Thoughts of a Hindu Soldier in the United States Army

A devout Hindu, Rajiv Sriram Srinivasan, aged 23, is a Lieutenant in the United States Army. In an essay competition conducted by Hindu American Foundation, Rajiv shared his thoughts on the identity crises he faced as being a man of Hindu faith believing in the peaceful coexistence of all beings and at the same time the need to patriotically serve United States as an army officer.

Rajiv’s essay is highly inspirational and touches the core teachings of Sanatana Dharma.

Rajiv is also the founder of the non-profit Beyond Orders that connects soldiers in war zones with NGOs in the United States to meet the humanitarian needs of the Iraqi and Afghani people.

Here are some excerpts from the essay of Rajiv Sriram Srinivasan titled My Battle Within: The Identity Crisis of a Hindu Soldier in the US Army. It was selected as the first prize winner in the age 23-28 category of HAF’s competition.

As I dawn my body armor, grab my weapon, and prepare to lead my platoon of 32 soldiers into Afghanistan, I hesitate. I turn to the portrait of Krishna in my office and demand of him, “What is the worth of this fight? Is it worth our limbs, our lives, or the heartbreak of our parents? What cause is so important as to merit the coming violence?” And so begins my war within: the quest for an identity.

The U.S. Army is a rare home for an Indian immigrant, but no other endeavor has ever given me the professional and spiritual fulfillment than the experience of military service. The army challenged my most extreme patriotic influences against my peaceful Hindu beliefs.

Through days of wet, cold, hot, humid, tired, and hungry, I maintained a vegetarian diet. After a long day of military training, I returned to my barracks to indulge myself in the poetry of the Bhagavad Gita. I found solace in Arjuna’s struggle as a shamed warrior fighting against his blood. I found strength in Krishna’s assertion of conviction and discipline. I found that, though typical Hindus and Soldiers lead vastly different lives, both share a common purpose: to serve a higher calling for good. Thus, there was no need for a struggle between my American and Hindu identities; rather, finding strength in one made me stronger in the other.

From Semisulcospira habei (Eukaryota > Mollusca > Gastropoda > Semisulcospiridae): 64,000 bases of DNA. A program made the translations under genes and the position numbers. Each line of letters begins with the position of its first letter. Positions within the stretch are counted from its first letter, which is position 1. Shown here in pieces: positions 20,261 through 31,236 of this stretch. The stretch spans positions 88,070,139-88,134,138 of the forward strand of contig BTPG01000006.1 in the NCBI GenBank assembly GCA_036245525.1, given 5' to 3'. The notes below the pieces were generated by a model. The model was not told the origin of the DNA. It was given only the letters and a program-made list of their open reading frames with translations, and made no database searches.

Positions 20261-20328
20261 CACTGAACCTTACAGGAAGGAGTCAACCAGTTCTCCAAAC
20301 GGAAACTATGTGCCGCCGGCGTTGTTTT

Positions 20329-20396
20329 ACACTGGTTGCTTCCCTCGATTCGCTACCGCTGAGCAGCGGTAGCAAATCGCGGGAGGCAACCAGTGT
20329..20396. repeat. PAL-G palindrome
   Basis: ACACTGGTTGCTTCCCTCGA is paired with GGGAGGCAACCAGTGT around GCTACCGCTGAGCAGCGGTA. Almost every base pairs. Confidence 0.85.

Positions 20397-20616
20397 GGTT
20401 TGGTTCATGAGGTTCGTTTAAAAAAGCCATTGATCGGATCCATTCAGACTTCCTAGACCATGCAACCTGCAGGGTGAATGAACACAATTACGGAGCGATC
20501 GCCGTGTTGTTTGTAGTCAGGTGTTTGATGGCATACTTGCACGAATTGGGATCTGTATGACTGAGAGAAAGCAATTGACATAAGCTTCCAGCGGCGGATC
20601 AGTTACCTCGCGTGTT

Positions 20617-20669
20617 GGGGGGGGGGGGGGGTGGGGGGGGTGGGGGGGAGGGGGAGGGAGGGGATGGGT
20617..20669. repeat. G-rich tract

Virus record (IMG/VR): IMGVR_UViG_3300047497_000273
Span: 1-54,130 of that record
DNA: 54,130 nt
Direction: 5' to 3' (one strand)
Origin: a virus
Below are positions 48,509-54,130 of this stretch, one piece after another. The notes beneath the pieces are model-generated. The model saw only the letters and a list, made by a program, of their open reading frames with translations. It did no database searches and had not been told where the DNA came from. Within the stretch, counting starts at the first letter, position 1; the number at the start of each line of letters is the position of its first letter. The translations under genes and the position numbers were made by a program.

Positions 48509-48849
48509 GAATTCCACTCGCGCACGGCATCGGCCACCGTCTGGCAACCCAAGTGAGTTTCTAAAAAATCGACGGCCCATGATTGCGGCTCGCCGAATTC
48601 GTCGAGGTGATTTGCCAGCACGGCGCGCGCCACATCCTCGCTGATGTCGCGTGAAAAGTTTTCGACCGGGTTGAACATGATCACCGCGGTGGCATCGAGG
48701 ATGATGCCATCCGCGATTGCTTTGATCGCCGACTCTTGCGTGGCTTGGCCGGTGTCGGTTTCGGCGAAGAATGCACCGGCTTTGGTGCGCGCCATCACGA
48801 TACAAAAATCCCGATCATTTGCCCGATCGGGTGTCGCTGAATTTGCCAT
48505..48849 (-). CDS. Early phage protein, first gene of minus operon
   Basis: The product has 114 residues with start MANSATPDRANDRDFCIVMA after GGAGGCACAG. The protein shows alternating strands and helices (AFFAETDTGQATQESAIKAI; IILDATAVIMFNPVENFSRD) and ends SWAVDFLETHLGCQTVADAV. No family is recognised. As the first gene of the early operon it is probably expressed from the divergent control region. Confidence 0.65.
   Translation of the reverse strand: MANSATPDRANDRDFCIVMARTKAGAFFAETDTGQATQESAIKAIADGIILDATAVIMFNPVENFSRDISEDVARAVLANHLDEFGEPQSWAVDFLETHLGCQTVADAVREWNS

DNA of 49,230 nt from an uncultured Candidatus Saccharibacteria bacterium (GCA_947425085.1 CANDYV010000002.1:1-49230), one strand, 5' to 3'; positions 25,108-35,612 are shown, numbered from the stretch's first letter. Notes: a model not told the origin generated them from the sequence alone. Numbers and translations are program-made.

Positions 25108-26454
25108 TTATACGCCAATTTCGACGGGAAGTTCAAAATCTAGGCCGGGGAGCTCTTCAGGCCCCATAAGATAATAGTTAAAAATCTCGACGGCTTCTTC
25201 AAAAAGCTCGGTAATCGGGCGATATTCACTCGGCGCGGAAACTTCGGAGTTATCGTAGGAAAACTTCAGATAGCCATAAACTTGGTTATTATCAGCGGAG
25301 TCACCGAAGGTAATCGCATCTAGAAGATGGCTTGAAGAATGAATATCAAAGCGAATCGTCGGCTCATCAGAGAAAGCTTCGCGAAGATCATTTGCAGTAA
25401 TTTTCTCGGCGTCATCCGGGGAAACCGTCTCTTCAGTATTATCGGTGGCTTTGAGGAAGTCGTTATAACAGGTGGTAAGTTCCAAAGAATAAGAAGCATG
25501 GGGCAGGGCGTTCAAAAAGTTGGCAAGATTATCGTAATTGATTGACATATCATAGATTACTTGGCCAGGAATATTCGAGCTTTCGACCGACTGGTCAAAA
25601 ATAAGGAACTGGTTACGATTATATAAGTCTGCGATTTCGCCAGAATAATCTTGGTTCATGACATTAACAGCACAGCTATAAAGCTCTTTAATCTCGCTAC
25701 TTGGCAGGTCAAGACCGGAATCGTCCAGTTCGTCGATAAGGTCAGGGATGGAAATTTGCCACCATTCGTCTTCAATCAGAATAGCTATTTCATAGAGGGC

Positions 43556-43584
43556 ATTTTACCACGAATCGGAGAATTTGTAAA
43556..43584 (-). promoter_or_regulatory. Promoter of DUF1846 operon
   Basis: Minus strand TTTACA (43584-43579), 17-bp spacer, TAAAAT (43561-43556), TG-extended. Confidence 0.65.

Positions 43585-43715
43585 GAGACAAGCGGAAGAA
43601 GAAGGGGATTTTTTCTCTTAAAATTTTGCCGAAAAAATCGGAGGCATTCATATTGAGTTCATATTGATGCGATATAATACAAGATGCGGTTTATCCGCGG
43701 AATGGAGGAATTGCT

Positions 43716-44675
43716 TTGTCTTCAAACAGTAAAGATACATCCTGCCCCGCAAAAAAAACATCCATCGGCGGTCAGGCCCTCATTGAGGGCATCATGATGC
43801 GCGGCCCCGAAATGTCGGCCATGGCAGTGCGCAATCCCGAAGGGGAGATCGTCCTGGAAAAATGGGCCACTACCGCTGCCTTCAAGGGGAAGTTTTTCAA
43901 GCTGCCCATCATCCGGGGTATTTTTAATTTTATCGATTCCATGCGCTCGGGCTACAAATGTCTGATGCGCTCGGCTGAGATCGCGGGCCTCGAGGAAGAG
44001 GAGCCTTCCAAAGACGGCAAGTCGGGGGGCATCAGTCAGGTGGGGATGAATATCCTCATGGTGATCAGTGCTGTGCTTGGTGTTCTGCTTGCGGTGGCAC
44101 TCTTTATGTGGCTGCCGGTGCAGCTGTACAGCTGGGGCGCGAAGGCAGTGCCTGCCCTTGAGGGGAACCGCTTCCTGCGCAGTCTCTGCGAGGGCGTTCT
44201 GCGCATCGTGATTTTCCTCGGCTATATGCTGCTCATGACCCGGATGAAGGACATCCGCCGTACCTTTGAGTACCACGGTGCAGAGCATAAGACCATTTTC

As Arjuna beckons of his charioteer, “How can I wage war against my family? I would rather surrender, than commit such atrocities”, Krishna affirms that it is our duty as Hindus to do what we believe is right, regardless of the opposition. When peaceful attempts to reconcile fail, we must be prepared to defend the values in which we so whole-heartedly believe. It is this reasoning that convinces Arjuna to fight to protect his kingdom. It is this reasoning that Gandhi used when supporting the British Army’s aggression against the Nazis in World War II. This reasoning is why I feel so compelled to defend this nation, that has given my family countless gifts, against those who wish to do it unnecessary harm. I do not fight in spite of my religion. I fight inspired by it.

Krishna’s picture sits in my office as a constant reminder of my Hindu-American Identity; a reminder that strength in principle outweighs the comfort of indifference. No matter what challenges lie ahead of me, I will bear my uniform each day with pride knowing I am defending a nation I truly love, and caring for a platoon of soldiers who do the same. It is through the discharge of my duties to God and Country that I have finally found the identity I was looking for all along; that of a fulfilled Hindu-American.